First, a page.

Infographics are a crime against communicating meaningful information. Sadly, they have  spread insidiously over the internet to entice weary eyeballs and frazzled brains into a brightly-coloured world of indecipherable nothingness. 

Don't know what I'm talking about? Then check out this collection of gems (warning: prepare to hurl!).

Purported advantages of infographics is that they present information in a manner that is easy to read and fun; that they take complex data and reduce them to easy to decipher collections of symbols, pictures, colours, typefaces and effects; that viewers of these graphics will holla with joy and share them with their soon to be worse off friends.

While it's true they are frequently shared (mores the pity), in terms of readability, pleasure, accuracy, and usefulness they fail. 

A reason for this is that infographics consist mostly of "chartjunk" (coined by visualisation expert Edward Tufte). This entirely superfluous characteristic obscures information and directly affects ease of interpretation. And as most infographic effort is directed at making chartjunk, it is pretty clear why they don't work.

Compounding this vexing issue for me is that there are infographics for almost every social media phenomenon imaginable (a few examples here). In fact, I get spam asking if I want to check out infographics hoping that I might actually pay for the pleasure of owning one.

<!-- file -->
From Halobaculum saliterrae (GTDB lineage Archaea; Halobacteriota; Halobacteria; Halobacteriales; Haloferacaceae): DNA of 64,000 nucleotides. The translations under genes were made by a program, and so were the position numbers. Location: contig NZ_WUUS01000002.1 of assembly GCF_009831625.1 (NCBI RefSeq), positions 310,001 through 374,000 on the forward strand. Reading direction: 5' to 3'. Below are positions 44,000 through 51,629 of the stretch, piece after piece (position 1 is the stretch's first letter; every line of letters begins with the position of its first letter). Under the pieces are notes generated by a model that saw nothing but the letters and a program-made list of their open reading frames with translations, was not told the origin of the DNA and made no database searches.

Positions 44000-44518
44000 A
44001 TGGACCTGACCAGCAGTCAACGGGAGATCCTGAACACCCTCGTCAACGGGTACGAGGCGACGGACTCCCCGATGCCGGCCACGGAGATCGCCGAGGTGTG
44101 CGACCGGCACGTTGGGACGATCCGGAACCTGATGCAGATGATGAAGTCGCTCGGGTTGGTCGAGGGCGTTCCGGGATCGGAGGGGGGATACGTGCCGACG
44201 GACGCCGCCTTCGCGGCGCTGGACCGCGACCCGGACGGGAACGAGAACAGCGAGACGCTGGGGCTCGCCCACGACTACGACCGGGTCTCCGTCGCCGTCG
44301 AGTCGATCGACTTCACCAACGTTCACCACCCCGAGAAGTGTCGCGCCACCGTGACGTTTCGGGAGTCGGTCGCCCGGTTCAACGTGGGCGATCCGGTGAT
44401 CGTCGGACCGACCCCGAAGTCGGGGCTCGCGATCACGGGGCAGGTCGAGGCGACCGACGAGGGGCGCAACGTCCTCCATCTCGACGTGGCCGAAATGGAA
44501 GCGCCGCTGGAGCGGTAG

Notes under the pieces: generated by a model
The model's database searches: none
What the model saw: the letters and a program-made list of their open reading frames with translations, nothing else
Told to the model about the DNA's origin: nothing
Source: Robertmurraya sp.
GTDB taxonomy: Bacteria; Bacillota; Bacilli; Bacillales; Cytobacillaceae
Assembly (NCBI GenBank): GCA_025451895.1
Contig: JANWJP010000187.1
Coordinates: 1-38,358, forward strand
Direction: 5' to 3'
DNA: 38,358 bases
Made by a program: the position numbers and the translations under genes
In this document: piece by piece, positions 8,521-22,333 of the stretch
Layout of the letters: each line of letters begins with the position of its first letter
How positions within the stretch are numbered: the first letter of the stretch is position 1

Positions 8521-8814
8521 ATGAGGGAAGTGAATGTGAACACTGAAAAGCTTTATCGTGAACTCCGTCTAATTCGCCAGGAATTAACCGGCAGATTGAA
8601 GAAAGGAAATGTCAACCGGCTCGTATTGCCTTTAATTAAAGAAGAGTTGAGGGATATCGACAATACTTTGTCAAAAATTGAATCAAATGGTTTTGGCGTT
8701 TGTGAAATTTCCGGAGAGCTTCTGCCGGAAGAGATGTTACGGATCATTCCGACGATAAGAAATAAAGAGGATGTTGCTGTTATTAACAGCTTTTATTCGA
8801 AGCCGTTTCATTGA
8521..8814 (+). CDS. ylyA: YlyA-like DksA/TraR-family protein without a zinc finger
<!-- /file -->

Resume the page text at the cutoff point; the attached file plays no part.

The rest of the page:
There are even infographics made to illustrate how bad infographics are. This is level of meta-ness is completely unnecessary and I'm afraid - not clever. It is simply more unwanted visual pollution and in these days of sustainable sensitivities, highly irresponsible.

Now let's look at a classic chart to see what is wrong with infographics  - namely the humble pie chart. My view is that the pie chart is the direct ancestor of the infographic.
Chart made by Sean McGinnis
The problems with the pie chart above are self-evident as they are with infographics (look closer). For better criticisms though, read this post at Cyncerely and this other one by Erick Schonfeld.

The irony is that it takes more effort to produce one of these garish, colour-filled monstrosities than it does simply describing facts with - you know - words. So try using them instead. Please.

If you happen to like infographics, please tell me why in the comments below (I advise using plain old text otherwise comment approval is unlikely to be given).


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